Published: 21 Apr 2023, 09:20
Field Energy, the UK battery storage developer, has announced it plans to expand into Italy.
The company hired Emanuele Taibias as country general manager and Roberto Nardi as project development lead, who will together lead a Rome-based team. Field plans to develop and operate its own fleet of large-scale battery storage systems in Italy with its energy trading platform Gaia.
“I’m excited to bring my expertise to Field and help establish its Italy operations. Italy’s renewable potential and complex geography makes battery storage a perfect technology to accelerate the decarbonisation of its power system and we hope that the incoming regulation will help to kickstart what could become one of the top-3 markets for storage in Europe,” said Taibias.
“Energy transition is my passion and it’s a privilege to be joining a talented team of colleagues who are equally as determined to make the transition a reality. We can achieve this by developing, financing, building and operating the infrastructure we need to reach net zero, starting with battery storage.”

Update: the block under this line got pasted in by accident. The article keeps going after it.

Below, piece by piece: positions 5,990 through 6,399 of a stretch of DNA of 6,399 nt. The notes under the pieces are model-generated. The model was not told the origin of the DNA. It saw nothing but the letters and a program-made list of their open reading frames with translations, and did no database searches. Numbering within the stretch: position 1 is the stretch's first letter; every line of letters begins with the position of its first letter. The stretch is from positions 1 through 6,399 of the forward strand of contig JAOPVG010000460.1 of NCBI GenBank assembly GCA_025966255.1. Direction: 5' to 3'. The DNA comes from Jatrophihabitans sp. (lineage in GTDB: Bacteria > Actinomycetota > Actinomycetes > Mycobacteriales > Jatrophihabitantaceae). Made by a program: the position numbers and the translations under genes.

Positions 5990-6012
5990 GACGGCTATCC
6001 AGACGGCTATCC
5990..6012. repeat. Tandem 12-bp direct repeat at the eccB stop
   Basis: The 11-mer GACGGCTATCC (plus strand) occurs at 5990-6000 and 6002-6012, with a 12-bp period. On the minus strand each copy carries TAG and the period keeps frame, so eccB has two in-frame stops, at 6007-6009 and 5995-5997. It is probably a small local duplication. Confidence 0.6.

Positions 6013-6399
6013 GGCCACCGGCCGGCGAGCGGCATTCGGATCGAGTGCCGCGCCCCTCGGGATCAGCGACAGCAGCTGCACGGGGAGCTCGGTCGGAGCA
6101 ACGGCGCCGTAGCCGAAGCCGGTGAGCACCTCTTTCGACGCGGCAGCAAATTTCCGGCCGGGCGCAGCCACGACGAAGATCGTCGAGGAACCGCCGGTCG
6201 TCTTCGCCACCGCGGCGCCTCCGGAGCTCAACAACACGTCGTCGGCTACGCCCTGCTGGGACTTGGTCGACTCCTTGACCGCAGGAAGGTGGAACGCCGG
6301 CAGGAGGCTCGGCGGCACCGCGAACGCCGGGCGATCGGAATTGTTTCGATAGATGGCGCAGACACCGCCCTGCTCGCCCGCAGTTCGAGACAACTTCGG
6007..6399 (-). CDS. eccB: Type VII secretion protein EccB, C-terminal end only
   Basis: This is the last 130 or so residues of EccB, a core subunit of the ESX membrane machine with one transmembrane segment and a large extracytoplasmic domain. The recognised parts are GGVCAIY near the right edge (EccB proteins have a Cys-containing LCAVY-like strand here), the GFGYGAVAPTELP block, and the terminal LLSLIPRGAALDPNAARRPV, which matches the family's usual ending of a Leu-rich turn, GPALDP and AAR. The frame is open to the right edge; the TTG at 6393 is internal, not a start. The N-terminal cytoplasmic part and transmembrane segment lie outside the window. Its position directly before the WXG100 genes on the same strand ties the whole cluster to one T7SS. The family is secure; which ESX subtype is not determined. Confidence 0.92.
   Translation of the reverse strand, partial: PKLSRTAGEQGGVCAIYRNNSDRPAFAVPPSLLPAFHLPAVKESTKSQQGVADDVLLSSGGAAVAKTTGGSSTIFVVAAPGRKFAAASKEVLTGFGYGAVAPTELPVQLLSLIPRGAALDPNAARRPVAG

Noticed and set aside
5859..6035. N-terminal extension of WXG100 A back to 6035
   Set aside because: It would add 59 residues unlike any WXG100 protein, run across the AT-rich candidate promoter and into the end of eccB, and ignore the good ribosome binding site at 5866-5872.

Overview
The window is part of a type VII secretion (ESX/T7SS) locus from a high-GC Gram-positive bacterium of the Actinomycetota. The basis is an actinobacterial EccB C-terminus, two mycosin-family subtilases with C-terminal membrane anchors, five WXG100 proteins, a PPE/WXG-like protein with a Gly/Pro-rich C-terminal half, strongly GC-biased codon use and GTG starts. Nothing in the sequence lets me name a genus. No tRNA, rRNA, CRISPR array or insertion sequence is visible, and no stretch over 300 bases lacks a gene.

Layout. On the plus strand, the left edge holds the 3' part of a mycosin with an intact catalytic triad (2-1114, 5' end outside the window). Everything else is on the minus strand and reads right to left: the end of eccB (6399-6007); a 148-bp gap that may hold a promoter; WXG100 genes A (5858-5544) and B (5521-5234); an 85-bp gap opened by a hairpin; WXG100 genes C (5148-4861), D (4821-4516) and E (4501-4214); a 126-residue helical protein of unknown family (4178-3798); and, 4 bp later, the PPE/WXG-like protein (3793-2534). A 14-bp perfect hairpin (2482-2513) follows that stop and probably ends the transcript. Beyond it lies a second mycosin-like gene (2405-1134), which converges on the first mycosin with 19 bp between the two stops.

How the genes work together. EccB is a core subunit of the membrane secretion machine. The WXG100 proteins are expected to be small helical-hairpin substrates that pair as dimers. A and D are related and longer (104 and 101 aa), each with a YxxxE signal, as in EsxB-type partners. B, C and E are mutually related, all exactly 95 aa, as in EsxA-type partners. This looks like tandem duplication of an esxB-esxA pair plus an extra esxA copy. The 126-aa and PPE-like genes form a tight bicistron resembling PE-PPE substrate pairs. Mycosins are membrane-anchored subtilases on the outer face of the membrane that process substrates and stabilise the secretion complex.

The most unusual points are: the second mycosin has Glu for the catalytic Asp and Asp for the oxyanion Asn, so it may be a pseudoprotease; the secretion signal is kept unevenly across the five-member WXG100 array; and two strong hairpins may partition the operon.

Field is developing around 500MWh of battery storage in the UK, for which it recently raised £77 million in equity and debt. The company was founded by Amit Gudka in 2021 after he left utility Bulb.
The Italian grid-scale energy storage market is expected to grow substantially from 2023 onwards from a low base. Research firm LCP Delta expect it to go from under 2% of European deployments in 2022 to over 20% in 2023, when some 800MW is expected to be deployed.
The country has hit an inflection point thanks to several factors occurring simultaneously. A growing recognition that renewables must be deployed fast has combined with changes to the country’s balancing market and permitting issues, as well as an increased investor familiarity with the sector.
Alongside Field, another firm with an existing UK development portfolio recently announced big plans in Italy, Innovo Group, while Aquila Capital invested in an early-stage pipeline in January last year.
This article was first published on our sister site Energy Storage News, the full length feature can be found here.